By 0300 hours on the 22nd three Companies of the 1/4th Seaforth Highlanders were holding the village of Fontaine Notre Dame.
Opposite them the 119th Reserve Division had arrived the day before along with the 214th and 30th Divisions plus the 5th Guards Division which had been rushed from Flanders.
At dawn the Scots found themselves coming under increasing aerial observation and then at 1000 hours the Germans attacked.
The assault was a major one and the Seaforths were soon in difficulties. Distress flares for artillery support were ignored and their ammunition began to run out in the face of a determined and numerically superior enemy.
They managed to hold on until 1430 hours when to save themselves from being completely cut off the Commanding Officer ordered the last of his men to retreat.
The loss of Fontaine meant that in any future advance on Bourlon the 51st (Highland) Division would have to take the village all over again.
During the night the 40th Division from Byng’s Reserve V Corps had replaced a battle weary 62nd on the left flank and 88 tanks had been prepared for an attack against Bourlon Wood and Fontaine.
The relief of the 62nd had not been easy. The only decent road in the British rear area was the main Bapaume Road and this had become so congested that part of 40th Division’s HQ Staff had taken fifteen hours to travel the fifteen kilometres. Fuel for some of the tanks had not arrived and the smoke shells for the artillery barrage never arrived at all.
On the right of the attack the Highlanders continued to insist that the tanks went first with the infantry well behind. Despite everything that he had seen up until now General Harper was not for changing.
At 1010 hours the British barrage opened and the 1/6th Gordon Highlanders advanced — well behind their tanks. Two female tanks from C Battalion drove towards La Folie Wood to the right of Fontaine but their machine guns were unable to deal with the machine gun nests hidden in the château buildings.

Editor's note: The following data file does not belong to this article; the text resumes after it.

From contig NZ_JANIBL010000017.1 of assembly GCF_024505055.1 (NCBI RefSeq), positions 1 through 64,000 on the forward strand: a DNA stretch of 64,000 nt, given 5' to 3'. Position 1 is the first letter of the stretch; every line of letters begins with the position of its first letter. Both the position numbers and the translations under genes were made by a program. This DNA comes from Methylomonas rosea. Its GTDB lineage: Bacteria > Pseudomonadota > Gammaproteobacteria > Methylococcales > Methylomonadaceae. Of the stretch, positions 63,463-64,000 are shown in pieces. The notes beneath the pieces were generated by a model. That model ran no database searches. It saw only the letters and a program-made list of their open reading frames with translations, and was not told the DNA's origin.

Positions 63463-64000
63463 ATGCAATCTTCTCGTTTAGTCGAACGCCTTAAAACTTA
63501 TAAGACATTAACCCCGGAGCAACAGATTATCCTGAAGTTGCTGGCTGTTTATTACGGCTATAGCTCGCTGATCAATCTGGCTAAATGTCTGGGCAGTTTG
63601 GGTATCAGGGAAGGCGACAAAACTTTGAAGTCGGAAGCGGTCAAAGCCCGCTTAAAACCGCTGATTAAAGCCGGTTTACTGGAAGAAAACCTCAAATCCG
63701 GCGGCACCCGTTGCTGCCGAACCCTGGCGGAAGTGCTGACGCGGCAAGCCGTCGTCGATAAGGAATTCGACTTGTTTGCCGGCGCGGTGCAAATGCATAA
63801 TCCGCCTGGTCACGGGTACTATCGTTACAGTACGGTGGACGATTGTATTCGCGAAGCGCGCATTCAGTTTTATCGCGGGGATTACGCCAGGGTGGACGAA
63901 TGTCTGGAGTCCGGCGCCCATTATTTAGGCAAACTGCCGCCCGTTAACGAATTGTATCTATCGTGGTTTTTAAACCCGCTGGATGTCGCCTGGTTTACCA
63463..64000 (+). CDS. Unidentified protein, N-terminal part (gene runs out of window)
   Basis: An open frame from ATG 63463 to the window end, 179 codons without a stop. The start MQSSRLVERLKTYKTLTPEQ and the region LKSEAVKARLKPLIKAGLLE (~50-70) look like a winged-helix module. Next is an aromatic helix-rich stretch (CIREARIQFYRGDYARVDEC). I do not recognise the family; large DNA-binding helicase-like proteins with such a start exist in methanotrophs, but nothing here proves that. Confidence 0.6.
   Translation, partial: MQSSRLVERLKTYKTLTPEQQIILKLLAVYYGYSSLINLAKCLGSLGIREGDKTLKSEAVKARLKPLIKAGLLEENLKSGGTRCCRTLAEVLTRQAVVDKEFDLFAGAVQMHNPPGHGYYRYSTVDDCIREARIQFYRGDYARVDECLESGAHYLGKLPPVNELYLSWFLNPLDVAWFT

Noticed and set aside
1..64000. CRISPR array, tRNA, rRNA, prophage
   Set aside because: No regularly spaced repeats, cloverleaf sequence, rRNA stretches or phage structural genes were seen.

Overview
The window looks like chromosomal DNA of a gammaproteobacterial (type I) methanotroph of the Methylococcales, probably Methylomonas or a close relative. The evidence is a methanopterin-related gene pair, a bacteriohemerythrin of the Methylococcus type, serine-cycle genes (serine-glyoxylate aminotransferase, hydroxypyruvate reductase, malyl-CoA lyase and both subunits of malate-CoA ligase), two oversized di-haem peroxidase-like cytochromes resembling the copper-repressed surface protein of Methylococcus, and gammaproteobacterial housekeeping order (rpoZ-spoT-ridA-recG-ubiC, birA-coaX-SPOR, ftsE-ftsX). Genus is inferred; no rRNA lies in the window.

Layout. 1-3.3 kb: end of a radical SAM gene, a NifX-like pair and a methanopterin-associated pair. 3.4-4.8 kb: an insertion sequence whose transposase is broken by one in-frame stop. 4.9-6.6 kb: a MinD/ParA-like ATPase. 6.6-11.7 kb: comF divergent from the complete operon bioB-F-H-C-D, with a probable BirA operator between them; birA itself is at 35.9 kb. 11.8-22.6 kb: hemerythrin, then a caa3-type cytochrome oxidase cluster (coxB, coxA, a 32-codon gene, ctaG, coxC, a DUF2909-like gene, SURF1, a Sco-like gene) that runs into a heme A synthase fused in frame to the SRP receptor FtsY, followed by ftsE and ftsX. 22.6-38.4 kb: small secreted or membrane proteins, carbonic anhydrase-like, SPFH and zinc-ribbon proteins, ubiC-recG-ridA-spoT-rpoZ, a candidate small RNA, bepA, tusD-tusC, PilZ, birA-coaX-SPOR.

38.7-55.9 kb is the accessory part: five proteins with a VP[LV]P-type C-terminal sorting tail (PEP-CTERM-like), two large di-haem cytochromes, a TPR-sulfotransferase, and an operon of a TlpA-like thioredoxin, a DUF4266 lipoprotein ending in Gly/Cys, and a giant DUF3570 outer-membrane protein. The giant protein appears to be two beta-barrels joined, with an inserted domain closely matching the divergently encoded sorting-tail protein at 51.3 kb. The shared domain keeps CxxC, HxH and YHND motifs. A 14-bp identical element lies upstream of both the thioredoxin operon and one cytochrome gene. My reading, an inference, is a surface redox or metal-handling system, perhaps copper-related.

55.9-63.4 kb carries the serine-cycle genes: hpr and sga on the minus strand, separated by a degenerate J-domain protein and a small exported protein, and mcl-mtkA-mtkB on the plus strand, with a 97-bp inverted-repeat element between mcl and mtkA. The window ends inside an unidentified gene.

Six further tanks and thirteen from B Battalion roared up the main road into Fontaine to find it remarkably peaceful. Suddenly it all went wrong. Armour piercing rounds struck the tanks from all directions whilst bundles of grenades were launched from windows. The Germans had mounted anti-aircraft guns onto vehicles.
Even if the rounds were not piercing the tanks, their impact caused wee tiny pieces of metal to fly off on the inside adding to the already intolerable working conditions within.
By the time their supporting infantry had arrived Harper’s tactics were in ruins. The tanks had been knocked out and the infantry were now alone — just like 1916.
One battalion of Highlanders found itself trying to take on the best part of three, plus their supporting machine gun companies.
On the left the 1/6th Seaforths and fifteen more tanks (Mostly H Battalion) advanced along the front of Bourlon Wood as far as its north-eastern corner. Some of the tanks began patrolling the wood and a few even managed to reach the village of Bourlon itself.
Despite all their efforts Fontaine remained in German hands. Of the 48 tanks that had been sent into action 21 had been destroyed.
It wasn’t really a surprising outcome. The tank tactics employed were not sound and the decision to only engage two of the battalions out of the seven available meant that neither the Gordons nor Seaforths had ever had much chance of success.
On their left the 40th Division were fighting for Bourlon.